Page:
Just heaps of dolphins

This was on the return from a trip to Astrolabe Reef to scatter my uncle’s ashes.

It was an emotional and fascinating day. He was a mad keen diver from the days where you wore a rugby jersey rather than a wet suit and saying goodbye in such a beautiful spot with perfect seas and weather felt appropriate.

It was the first time I’d been out and talking to his diving mates about their trips there and how well the Rena crew had done to hit that itty bitty reef in the massive, vast ocean brought home what a fluke it was. A bloody shame. There was a coast guard boat out there keeping an eye on the area, it’s always there, along with a handful of fishing boats who seemed to be going all right, and a seal.

These dolphins joined us for a while on the way back. Apologies for portrait video but it seemed right for capturing the moment, and I was crapping myself about dropping the work phone over the side.

2015 in mobile phone photos

Here’s a ramble through 2015 expressed in the ‘photos I took on my phone’ medium. I’ve actually tried to take the DSLR actually out of its bag more often this year in order to get slightly nicer, slightly more considered photos happening, but that’s, erm, a work in progress. Anyway. Onward.

See also: 2014 (at sportreview.net.nz), 2013, 2012 and 2011.

See also: sportreview.net.nz’s year in review.


Just some sweet garden gnomes I was kindly gifted.


In the middle of scoring 237 against in the CWC quarter final, Martin Guptill hit one on the roof of the packed Westpac Stadium. A few minutes later, this bloke went up there to get it.


And after everyone went home from THAT semi final at Eden Park, these guys went in the middle for a pretend game and selfies. They got in trouble.


Some goober at the MCG.


I’ve largely given up food photography but holy balls, when you’re basically served real-life Fred Flintsone ribs, you can’t not. Recommended.


So, I work at Fonterra now. I got to go to Fieldays and met a long-time hero. Background woman spectacularly unimpressed.


This is my reality now.


We got cats, Sweetpea and Fred. Once the former stopped chewing through every phone charger cable in the house, we got on fine.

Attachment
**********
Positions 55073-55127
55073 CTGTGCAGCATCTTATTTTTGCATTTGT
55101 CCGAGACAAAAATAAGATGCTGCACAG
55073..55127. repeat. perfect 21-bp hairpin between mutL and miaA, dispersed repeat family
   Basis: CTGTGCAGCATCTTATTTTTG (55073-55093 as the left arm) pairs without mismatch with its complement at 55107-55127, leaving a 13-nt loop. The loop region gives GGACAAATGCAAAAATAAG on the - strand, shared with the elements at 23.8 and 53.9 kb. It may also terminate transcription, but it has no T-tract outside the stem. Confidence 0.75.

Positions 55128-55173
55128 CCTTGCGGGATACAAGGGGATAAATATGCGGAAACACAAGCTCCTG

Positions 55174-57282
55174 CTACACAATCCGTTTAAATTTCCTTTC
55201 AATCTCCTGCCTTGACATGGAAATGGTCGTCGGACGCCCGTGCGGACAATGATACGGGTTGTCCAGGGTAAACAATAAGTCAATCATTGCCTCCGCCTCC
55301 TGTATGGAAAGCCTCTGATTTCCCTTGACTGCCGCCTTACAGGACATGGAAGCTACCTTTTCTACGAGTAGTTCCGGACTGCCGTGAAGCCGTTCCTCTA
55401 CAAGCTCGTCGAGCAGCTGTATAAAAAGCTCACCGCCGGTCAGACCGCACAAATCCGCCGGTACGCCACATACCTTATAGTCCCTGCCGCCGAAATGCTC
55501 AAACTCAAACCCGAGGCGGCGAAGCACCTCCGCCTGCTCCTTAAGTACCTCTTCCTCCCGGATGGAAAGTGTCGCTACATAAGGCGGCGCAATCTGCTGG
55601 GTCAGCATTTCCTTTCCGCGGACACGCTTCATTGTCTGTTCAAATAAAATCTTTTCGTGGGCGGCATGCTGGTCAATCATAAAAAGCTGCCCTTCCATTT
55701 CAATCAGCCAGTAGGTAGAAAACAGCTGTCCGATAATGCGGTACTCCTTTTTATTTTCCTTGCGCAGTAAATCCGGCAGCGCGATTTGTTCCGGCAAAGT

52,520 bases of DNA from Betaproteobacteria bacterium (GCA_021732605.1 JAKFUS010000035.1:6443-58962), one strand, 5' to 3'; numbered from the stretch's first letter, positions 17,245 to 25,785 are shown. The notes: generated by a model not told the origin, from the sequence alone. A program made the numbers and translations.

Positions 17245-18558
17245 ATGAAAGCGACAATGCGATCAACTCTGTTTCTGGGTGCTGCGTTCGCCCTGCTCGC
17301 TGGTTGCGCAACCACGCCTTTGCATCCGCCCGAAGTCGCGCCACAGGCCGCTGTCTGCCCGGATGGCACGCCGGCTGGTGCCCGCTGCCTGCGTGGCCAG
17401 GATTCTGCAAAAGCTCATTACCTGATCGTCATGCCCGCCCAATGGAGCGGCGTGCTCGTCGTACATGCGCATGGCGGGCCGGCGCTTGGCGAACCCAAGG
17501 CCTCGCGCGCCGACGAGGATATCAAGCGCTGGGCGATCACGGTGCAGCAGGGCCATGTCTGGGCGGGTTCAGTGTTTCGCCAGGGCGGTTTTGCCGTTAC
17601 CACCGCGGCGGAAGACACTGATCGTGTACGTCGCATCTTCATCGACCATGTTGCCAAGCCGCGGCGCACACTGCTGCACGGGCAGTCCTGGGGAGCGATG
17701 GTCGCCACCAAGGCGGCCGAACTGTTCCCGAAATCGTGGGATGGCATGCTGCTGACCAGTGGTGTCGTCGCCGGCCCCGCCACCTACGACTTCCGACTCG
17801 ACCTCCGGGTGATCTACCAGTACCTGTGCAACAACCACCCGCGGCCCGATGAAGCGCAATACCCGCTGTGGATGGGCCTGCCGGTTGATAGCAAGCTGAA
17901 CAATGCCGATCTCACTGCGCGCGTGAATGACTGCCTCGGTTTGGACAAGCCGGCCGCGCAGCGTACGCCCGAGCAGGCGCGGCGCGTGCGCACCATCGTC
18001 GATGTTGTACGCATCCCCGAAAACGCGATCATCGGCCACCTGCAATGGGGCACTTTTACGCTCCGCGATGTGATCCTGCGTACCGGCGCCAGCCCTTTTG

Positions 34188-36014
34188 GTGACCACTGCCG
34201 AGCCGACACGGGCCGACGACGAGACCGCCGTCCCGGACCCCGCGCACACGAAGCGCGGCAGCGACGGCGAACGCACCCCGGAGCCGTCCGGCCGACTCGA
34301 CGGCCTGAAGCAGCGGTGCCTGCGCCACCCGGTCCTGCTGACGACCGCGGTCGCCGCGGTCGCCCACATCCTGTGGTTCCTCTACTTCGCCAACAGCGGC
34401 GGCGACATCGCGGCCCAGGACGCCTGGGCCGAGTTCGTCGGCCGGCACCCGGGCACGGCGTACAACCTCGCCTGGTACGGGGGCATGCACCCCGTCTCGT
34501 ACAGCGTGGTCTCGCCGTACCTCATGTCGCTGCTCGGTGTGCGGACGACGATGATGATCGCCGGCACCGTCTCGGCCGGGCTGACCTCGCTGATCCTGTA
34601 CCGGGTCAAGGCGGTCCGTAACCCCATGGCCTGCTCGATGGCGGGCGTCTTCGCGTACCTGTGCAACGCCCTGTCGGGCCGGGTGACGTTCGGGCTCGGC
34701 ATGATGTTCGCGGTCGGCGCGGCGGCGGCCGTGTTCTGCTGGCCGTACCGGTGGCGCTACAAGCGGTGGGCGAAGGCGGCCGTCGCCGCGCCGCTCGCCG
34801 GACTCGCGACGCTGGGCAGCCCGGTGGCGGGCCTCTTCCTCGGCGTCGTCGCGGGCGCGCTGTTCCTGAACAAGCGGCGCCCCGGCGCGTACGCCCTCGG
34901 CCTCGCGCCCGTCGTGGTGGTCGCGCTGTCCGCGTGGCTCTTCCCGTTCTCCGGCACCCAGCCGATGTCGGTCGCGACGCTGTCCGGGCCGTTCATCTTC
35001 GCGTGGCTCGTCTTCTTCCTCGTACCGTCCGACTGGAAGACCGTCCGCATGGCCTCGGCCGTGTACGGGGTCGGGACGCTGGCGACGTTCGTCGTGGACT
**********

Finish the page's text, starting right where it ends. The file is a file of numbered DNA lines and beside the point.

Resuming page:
Proud moment.


Some neighbour’s plant. In my dream compound / Led Zep-style country estate, I would like a whole garden of these.




Dorking out next to a sweet Falcon at The Mount.


Halloween decoration or Klansman? You be the judge. 


My attempt to make a baked pancake turned out kind of weird, but kind of compelling.


Kids cricket at East Coast Bays. Have to say, I loved being a cricket dad kind of more than being a football dad, it’s much more relaxing watching kids sport in tee shirt and shorts with a shit flat white in your hands.


Joseph Parker Stalkipedia. He was a cool guy and later casually jumped on the bar’s guitar and piano and kicked arse.


Ray Columbus hotel portrait. Unexpected and a little bit terrifying, if I’m honest.


This Mount Victoria fire was obviously worrying for all concerned, but looked pretty sweet from our office. 

2013 in mobile phone pictures

Third instalment of mobile phone photos of the year, here’s 2011 and 2012. Big year this year, with new job and a big work trip, and trying to fit everything in.

You can click all the pictures to make them bigger.

2013-01-09 10.05.54

I changed jobs in February…

Ibanez Talman

…and turned 40 in February also. Quite a month. I had a lovely party with friends and family all in attendance. This axe was my mid-life crisis acquisition – it’s been loads of fun.


The new job’s offices had a pretty different vibe to the last one, in fairness.

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I spent a lot of time this year watching cricket and tweeting about it, happy days.

2013-05-16 16.44.12

This is a traffic light that looks like a TIE fighter.

2013-05-11 15.47.09

Straight to the pool room.

2013-06-30 08.44.36

Wee fella.


Wee fella and wee girl. Family is going great.

2013-12-08 19.21.45


So this was dinner

I tried to lay off the bad food photography this year, but… you know.

Fire walk with me.


Most bad-ass birthday cake awardee here.

We got serious about lego this year.